As the Biden FCC Builds Back Better and tackles the digital divide as something more than a slogan, a wholistic solution will be required. Deployment of networks in unserved areas; subsidization of subscriptions and equipment; together with education efforts to promote internet literacy will all be necessary to make the promise of the internet manifest to all Americans.
Cox's "Ultimate" Internet plan with 300Mbps download and 30Mbps upload speeds was changed to a 500Mbps download, 10Mbps upload package early in 2020. At first, Cox let customers on the 300Mbps/30Mbps version keep it, without any nudges to change their plans or upgrade their modems. But that changed with the email Cox sent to other customers recently. Cox said customers can keep their 30Mbps upload speeds if they upgrade to a newer modem. But that option wasn't included in the email to customers, which created the impression that the upload-speed cut is mandatory unless they pay for a more expensive Internet plan. While the boost from 300Mbps to 500Mbps download speeds is nice, it pales in comparison to a 67 percent cut in upload speeds during a pandemic that has demonstrated the importance of upstream bandwidth to families with people working and taking classes at home.
In the third quarter of 2020, more than 50% of US broadband households reported that their broadband usage has increased since the start of the COVID-19 crisis. While consumers report broadband performance is keeping pace with the increased demand, in Q3 2020, 24% of fixed broadband households reported plans to upgrade their speed in the next six months, compared to 18% in 2Q 2020. “Broadband upgrade plans indicate many households see some COVID-19-related changes as permanent,” said Steve Nason, Research Director, Parks Associates. 45% of US broadband households subscribing to three or more streaming services and many consumers are planning to add new services.
While Lumen, CenturyLink's enterprise business, reaped the financial rewards from the Federal Communications Commission's Connect America Fund (CAF) II, the Rural Digital Opportunity Fund (RDOF) is taking a back seat to Lumen's fiber builds. Lumen CEO Jeff Storey and CFO Neel Dev said they see better returns from its fiber-to-the-home (FTTH) investments than in the FCC's RDOF project for rural broadband. In the RDOF reverse auction results that were announced in December, Lumen was awarded just over $262 million to deploy broadband in 77,257 locations across 20 states. With the quiet period for RDOF ending, Lumen execs provided some color on RDOF. "We took a very disciplined and ROI-based approach to RDOF," Dev said. "In fact, even after factoring in the subsidy, we see better returns from the fiber-to-the-home investments we are making with our micro-targeting strategy. Even when you net out the subsidy, our returns that we see on fiber-to-the-home is significantly higher." Dev added, "[O]ne of the largest winners of RDOF just announced that it's a $5 billion price tag to build out to about one million homes. If you compare that to the 400,000 homes that we just enabled last year, we certainly didn't spend a couple of billion. And so we have a different profile in terms of where we're investing fiber-to-the-home, and we'll be success-based on that front."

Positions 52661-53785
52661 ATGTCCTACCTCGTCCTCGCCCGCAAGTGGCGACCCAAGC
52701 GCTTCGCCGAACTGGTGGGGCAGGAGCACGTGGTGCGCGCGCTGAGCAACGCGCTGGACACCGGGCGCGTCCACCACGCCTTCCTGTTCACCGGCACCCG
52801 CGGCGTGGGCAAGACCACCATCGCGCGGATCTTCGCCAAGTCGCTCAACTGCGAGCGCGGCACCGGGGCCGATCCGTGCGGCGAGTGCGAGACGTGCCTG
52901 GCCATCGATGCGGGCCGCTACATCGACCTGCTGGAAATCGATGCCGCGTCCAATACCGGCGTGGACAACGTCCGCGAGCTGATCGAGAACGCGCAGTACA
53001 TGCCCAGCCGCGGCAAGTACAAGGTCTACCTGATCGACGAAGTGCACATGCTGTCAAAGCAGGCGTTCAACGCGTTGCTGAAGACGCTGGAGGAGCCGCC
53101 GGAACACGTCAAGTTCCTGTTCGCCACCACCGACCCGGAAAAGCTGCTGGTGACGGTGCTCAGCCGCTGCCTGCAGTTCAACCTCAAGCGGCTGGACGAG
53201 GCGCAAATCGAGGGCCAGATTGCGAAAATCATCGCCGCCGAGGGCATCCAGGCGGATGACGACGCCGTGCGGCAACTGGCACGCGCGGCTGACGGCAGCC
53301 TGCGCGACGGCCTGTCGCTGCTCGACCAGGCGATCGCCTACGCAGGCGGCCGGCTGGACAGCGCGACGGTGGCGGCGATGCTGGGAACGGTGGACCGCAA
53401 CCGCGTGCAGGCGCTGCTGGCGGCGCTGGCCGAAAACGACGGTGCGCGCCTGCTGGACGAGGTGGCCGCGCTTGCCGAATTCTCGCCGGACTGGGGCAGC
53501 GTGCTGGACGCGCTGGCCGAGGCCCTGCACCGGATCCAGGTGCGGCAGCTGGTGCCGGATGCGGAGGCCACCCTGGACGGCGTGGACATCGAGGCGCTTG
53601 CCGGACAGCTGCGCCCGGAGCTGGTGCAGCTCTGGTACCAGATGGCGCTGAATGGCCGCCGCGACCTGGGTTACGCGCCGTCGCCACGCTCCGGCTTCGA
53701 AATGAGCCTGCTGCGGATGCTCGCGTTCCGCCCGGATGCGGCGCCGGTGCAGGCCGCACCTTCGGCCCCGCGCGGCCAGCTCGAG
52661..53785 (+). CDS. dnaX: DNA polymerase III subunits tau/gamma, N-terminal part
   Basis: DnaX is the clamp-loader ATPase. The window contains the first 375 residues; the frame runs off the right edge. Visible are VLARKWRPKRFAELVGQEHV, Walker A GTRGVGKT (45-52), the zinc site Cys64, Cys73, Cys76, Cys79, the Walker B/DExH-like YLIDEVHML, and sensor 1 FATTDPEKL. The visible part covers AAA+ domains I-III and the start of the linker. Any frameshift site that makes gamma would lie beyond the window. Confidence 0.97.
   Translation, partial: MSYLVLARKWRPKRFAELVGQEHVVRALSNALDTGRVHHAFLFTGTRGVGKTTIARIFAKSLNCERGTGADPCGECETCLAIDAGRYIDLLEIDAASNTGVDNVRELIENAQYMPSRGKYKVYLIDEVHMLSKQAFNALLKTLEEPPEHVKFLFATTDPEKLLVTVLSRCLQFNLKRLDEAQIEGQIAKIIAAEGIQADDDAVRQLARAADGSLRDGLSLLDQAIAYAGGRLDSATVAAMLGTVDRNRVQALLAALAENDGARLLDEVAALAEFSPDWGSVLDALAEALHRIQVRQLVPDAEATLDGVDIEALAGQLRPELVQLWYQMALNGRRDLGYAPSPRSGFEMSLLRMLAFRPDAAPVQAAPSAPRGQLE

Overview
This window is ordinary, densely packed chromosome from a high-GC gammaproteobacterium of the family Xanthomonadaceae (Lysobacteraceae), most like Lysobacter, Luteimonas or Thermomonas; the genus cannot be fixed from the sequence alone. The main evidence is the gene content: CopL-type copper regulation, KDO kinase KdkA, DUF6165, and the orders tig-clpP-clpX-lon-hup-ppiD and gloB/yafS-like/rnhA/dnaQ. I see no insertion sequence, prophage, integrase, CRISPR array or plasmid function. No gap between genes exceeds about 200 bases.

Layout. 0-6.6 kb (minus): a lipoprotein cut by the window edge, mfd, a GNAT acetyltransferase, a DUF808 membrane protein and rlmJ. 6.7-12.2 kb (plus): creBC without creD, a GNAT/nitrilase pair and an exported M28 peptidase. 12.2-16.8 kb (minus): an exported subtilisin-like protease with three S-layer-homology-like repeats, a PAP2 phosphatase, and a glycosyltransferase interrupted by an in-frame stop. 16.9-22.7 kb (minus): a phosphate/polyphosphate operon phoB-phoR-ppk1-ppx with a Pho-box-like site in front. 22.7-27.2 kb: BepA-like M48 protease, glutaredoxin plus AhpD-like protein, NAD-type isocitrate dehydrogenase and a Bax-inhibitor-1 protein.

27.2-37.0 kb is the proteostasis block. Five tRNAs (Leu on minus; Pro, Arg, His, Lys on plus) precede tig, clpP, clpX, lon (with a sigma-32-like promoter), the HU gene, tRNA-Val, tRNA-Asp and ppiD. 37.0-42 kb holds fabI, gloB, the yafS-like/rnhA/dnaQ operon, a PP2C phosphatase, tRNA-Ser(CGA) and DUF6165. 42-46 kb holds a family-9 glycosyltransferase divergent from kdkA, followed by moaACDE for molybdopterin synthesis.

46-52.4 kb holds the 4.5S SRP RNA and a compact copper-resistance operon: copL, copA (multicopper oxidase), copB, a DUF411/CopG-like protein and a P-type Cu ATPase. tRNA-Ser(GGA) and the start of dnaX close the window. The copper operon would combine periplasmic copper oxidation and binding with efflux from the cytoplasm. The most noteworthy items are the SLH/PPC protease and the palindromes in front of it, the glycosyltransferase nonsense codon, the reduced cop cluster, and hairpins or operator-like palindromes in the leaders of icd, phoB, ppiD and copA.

February 12 is the last day for you to nominate digital equity leaders for the Charles Benton Digital Equity Champion awards!
Named for Charles Benton, the founder of the Benton Institute for Broadband & Society, the National Digital Inclusion Alliance created the awards to recognize leadership and dedication in advancing digital equity: from promoting the ideal of accessible and affordable communications technology for all Americans to crafting programs and policies that make it a reality. NDIA will present two awards: the Digital Equity Champion Award will recognize an outstanding individual who has made a difference in the field of digital equity, while the Emerging Leader Award will acknowledge an up-and-coming digital inclusion practitioner. Awards will be presented during NDIA’s 2021 Net Inclusion webinar.
To be successful, nominees should exhibit:
- Sustained commitment to digital inclusion programs, practices, and/or policy work,
- Applied innovative approaches to addressing and solving problems,
- Extensive use of data and evaluation to shape digital inclusion programs and share best practices,
- Demonstrated leadership in his/her community, and/or
- Collaboration that can be scaled and replicated.
Questions? Email: [email protected]
Benton (www.benton.org) provides the only free, reliable, and non-partisan daily digest that curates and distributes news related to universal broadband, while connecting communications, democracy, and public interest issues. Posted Monday through Friday, this service provides updates on important industry developments, policy issues, and other related news events. While the summaries are factually accurate, their sometimes informal tone may not always represent the tone of the original articles. Headlines are compiled by Kevin Taglang (headlines AT benton DOT org) and Robbie McBeath (rmcbeath AT benton DOT org) — we welcome your comments.